Humanity at its Best
SCU students and faculty will present work highlighting the Frugal Innovation Hub’s many humanitarian projects at the IEEE Global Humanitarian Technology Conference.
Santa Clara University will have a big presence at this year’s IEEE Global Humanitarian Technology Conference. SCU students and faculty will present seven papers highlighting the Frugal Innovation Hub’s many humanitarian projects in progress.
Presenters at the GHTC showcase innovation in technology and methodology to address sociocultural and socioeconomic needs of vulnerable and resource-constrained communities.
Silvia Figueira, director of the Frugal Innovation Hub, is vice chair for the IEEE Global Humanitarian Technology Conference this year. “The students really value the opportunity to use their computing skills to make an impact,” says Figueira. “I couldn’t be prouder of the work they’re doing.”
The papers being presented at the conference range in focus from projects focused on helping specific areas of the world to those that have a more global application. They include:
- SCAN—Automatizing Libraries in African Villages: Matthew Johnson, Jose Santillan, Michael Walsh, Silvia Figueira
- Video-Based IoT Baby Monitor for SIDS Prevention: Xiaoting Liu, Kyle Takeuchi, Tokunbo Ogunfunmi, Shivakaumar Mathapathi
- Extrusion Auger Improvement Project: Aaron Wagner, Maureen O’Neill, Panthea Sepehrband
- Aquasift: A Low-Cost, Hand-Held Potentiostat for Point-of-Use Electrochemical Detection of Contaminants in Drinking Water: Philip Wu, Gabriela Vazquez, Nicholas Mikstas, Shoba Krishnan, Unyoung (Ashley) Kim
- Screening Donated Breast Milk in the Developing World: Market Evaluation and Needs Identification for Rapid and Sustainable Methods of Screening Donated Milk at Human Milk Banks: Karen Mac, Nina Morrison, Samantha O’Connor, Taylor Tromburg, Callie Weber, Unyoung (Ashley) Kim, Michele Parker
- Vital Sensor Kit for Use with Telemedicine in Developing Countries: Alejandra Pacheco, Antonio Maldonado-Liu, Jose Hernandez, Natalie Arrizon, Tokunbo Ogunfunmi, Unyoung (Ashley) Kim
- Internet-of-Things (IoT)-Enabled Water Quality Testing and Analysis: Tokunbo Ogunfunmi, Shivakaumar Mathapathi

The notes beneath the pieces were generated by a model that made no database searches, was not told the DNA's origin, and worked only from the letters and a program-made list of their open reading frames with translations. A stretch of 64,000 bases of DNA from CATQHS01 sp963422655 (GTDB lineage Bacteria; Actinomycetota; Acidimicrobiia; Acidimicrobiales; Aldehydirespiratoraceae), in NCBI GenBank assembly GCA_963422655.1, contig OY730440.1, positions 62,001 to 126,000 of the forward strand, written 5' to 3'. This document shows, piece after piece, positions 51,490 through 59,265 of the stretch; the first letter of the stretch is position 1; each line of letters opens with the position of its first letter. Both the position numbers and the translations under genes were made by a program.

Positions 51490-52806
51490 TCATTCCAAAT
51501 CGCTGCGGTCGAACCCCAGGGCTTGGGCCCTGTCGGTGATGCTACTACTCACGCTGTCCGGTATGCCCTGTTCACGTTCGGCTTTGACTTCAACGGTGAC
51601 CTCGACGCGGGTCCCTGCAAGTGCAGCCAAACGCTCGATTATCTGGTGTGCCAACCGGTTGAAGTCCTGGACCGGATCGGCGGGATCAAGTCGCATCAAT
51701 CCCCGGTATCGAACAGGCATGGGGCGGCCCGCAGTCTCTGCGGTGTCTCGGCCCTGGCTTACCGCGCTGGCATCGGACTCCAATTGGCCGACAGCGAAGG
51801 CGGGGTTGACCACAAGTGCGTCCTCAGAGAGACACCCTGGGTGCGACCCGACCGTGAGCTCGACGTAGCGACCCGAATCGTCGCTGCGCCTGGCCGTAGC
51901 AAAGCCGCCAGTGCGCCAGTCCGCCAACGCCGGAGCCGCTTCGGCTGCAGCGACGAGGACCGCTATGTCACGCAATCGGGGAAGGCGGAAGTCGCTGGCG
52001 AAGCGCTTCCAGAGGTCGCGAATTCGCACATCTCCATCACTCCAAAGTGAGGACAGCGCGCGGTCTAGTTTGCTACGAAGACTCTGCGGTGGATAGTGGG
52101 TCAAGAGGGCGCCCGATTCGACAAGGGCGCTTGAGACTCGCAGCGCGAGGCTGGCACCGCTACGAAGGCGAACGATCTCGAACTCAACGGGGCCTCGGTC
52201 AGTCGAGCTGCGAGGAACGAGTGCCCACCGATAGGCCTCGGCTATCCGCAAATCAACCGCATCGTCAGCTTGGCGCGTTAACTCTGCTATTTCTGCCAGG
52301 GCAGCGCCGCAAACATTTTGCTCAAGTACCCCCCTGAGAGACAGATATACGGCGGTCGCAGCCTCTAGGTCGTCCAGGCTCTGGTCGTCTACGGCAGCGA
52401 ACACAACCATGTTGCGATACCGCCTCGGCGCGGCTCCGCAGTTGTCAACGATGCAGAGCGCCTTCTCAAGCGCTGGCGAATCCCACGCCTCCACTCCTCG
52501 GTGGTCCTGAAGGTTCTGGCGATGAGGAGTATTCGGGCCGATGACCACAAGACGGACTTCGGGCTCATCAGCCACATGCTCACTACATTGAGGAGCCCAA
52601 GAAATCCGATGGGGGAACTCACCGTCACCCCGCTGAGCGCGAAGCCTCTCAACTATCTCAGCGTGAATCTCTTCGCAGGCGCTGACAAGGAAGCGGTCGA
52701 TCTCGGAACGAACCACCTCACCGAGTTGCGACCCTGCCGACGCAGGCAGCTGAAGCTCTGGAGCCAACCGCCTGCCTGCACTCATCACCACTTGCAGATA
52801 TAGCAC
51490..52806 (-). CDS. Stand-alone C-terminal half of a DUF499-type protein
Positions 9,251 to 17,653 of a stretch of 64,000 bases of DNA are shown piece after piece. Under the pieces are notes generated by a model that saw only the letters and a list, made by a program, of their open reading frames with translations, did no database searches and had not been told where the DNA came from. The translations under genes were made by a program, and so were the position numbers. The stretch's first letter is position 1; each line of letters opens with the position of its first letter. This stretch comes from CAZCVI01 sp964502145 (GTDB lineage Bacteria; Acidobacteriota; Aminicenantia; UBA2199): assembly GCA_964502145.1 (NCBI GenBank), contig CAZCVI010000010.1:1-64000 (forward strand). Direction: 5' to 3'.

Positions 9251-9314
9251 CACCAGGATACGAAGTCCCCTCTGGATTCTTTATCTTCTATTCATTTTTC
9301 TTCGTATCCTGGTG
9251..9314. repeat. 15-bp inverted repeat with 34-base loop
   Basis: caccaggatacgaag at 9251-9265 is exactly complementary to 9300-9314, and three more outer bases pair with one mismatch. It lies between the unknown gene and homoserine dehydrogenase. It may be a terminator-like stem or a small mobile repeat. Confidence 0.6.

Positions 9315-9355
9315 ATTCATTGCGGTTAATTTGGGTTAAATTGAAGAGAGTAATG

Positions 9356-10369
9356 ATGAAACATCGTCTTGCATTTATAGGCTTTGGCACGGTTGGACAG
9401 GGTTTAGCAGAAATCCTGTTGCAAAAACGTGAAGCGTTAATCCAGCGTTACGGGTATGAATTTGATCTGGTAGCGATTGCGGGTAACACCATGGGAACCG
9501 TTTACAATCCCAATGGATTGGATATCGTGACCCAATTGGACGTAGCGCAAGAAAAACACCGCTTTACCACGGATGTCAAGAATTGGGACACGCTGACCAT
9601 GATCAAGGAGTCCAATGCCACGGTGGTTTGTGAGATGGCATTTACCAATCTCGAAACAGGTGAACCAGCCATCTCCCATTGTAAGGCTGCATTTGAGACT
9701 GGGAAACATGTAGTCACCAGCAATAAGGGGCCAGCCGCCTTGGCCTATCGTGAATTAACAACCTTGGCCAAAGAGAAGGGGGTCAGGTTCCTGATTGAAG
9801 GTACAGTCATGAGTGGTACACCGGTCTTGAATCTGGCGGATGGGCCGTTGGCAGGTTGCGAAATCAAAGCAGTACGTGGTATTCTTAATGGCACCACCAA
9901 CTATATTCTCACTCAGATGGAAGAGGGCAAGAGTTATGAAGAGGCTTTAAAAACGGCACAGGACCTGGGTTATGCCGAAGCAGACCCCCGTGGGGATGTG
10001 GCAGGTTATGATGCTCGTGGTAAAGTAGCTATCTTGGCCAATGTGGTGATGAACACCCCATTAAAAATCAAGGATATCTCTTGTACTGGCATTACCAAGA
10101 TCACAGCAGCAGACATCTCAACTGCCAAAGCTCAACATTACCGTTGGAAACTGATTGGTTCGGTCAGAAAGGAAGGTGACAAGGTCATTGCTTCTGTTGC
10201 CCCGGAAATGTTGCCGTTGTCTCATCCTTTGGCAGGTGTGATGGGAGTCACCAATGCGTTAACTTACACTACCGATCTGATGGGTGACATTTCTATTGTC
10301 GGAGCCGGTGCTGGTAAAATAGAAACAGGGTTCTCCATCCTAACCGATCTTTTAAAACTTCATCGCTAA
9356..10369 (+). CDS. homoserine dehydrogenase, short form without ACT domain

Q&A with Silvia Figueira
We recently sat down with Figueira to find out more about the Frugal Innovation Hub and what she enjoys most about her work.
What is the Frugal Innovation Hub and how was it created?
The Frugal Innovation Hub (FIH) was created to focus on emerging markets. The idea was to develop solutions and/or products that were accessible, affordable, adaptable, and appropriate for impoverished communities in developing countries.
You talk about creating solutions for emerging markets in impoverished communities but what about the poverty and needs right here in the Bay Area?
We initially started the Mobile Lab to develop mobile solutions to help social enterprises operating in other countries. Shortly after seeing the fruits of our labor in other places, it became clear that there was a huge need locally and that we could find unique solutions to those needs. Here in the Bay Area, homeless and very low income people have cellular phones, but lack apps that may make their phones more useful. With this population in mind, the students in the mobile lab started developing systems focused on local needs, and what started as a side project became a huge part of my job.
What's your proudest moment from working in your current role?
The students that work in the FIH are what make me proud. I’m always so surprised by the response I get from the students when I present them with an idea, they all want to participate.
What gets you excited about your job and what inspires you?
What gets me going every day is the opportunity to help the surprisingly large number of local organizations that could use our help. These organizations do an amazing job helping under-served people. They are inspirational, and the fact that we can help them do a better job is really gratifying.
Oct 16, 2017
Frugal Engineering: Nina Morrison ’17, Samantha O’Connor ’17, and Callie Weber ’17 developed a low-cost paper sensor to detect contaminants in donated breast milk for their senior capstone project. Photo courtesy SCU School of Engineering